Pope Francis is one surprise after another.This one is about hearing confessionals at the Vatican, surely a thrill for the faithful who get him to forgive them their sins.But a few years ago, instead of going directly to the booth, he walked over to another and made his confession.
The music that was playing as he confessed?
The Allegri “Miserere.” Easter music once exclusive to the pope, now available for all. The ideal metaphor for this Pope.
There’s a famous story about this piece.
Rome. Easter Week, hundreds of years ago. The Matins service at the Vatican. 3 AM. Twenty-seven candles are lit. One at a time, they’re extinguished. One candle left. The Pope kneels before the altar and starts to pray.
Music begins. And what music! The words are familiar: Psalm 51, David’s account of his affair with Bathsheba and his plea to God: “Wash away all my guilt; from my sin cleanse me.” It’s the choral work that stuns. Sweeping harmonies for the choir. A top C sung by a single castrato. And, connecting them, the simplest of chants.
This “Miserere” was the glory of Gregorio Allegri (1582 – 1652), a singer in the Papal Chapel. For this one work, written in 1638, he joins the immortals — it is such exquisite music that one of the 17th century Popes decided it should be played only on Wednesday and Good Friday of Holy Week, and only in the Sistine Chapel. No one dared to copy it — the penalty was excommunication. [To buy the CD from Amazon.com, click here.]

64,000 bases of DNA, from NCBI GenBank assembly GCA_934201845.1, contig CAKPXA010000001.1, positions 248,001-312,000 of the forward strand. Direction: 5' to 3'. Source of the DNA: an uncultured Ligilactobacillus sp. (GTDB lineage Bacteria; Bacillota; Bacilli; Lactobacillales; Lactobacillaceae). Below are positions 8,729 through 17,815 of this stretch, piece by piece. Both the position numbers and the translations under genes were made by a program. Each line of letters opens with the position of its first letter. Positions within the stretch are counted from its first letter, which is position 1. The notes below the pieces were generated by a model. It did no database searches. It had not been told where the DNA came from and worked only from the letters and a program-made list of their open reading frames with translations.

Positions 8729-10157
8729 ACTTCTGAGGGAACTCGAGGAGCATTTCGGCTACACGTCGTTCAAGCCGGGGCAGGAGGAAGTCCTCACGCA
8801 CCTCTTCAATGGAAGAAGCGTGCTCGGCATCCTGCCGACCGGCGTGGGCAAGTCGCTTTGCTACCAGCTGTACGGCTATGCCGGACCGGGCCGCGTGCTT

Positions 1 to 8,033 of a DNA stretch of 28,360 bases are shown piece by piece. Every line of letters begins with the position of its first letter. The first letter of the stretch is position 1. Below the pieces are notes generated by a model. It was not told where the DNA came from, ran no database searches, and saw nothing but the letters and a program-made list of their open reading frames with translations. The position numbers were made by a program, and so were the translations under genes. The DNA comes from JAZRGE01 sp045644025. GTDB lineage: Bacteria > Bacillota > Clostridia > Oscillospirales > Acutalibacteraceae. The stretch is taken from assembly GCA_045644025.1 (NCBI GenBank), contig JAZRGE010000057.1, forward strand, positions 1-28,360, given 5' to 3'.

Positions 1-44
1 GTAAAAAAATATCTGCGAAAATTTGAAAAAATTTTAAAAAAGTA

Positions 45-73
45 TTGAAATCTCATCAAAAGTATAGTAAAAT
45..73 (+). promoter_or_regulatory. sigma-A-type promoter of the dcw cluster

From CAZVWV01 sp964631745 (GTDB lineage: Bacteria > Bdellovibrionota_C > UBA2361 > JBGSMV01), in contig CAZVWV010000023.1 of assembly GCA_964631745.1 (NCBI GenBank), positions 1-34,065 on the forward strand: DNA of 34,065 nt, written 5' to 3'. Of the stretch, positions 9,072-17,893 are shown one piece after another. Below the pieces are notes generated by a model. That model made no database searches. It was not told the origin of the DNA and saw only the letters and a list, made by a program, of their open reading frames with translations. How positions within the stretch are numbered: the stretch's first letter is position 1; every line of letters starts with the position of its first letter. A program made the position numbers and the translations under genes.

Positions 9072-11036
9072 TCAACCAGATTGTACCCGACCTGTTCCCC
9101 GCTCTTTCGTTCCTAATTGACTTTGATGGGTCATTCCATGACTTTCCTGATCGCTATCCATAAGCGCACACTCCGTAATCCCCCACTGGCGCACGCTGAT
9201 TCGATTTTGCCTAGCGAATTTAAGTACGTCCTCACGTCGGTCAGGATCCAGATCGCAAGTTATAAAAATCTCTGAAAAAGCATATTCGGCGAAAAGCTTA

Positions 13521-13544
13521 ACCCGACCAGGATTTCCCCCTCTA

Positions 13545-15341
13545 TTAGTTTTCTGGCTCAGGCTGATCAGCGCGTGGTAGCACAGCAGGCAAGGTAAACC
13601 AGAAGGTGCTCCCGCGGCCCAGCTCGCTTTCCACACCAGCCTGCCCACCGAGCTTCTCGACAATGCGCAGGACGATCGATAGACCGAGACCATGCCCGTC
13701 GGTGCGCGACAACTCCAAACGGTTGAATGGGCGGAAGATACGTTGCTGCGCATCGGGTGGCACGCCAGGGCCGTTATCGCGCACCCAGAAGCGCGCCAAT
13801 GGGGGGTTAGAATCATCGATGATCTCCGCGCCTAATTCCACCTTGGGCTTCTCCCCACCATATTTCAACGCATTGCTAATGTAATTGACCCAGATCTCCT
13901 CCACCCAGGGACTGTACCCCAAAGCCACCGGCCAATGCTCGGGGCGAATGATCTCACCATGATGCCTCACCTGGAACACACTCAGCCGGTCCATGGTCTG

Thus begins the second — and more remarkable — remarkable story about the “Miserere.” In 1770, when he was 12 years old, Mozart and his father came to Rome for Holy Week. St. Peter’s and the Sistine Chapel were obvious destinations; on Wednesday, Mozart heard the “Miserere.” That night, from memory, he transcribed it. On Friday, he brought his copy — hidden in his hat —to the second performance of the piece. When he checked it for accuracy, he discovered he’d made two mistakes. No copy of the Mozart transcription exists. It’s said he handed it off, whereupon it was copied again — and his version was then destroyed.
The truth of this story? Unknown. But only the music matters. I have heard it, on Good Friday, in a cathedral with wonderful acoustics, and it was ambrosia — music of such purity that, like David, I felt like a sinner before God. Add incense and priests and squint a little, and you’re in Rome, centuries ago. It’s wonderfully disorienting.
On this CD, you’ll find two other stellar pieces. One is Palestrina’s “Mass for Pope Marcellus II.”
And then William Mundy’s “Vox Patris Caelestis.”
The singers? The Tallis Scholars, who are, for my money, the greatest interpreters of any music that Peter Phillips, their founder, chooses to record.
This article originally appeared on The Head Butler
Photo credit: Getty Images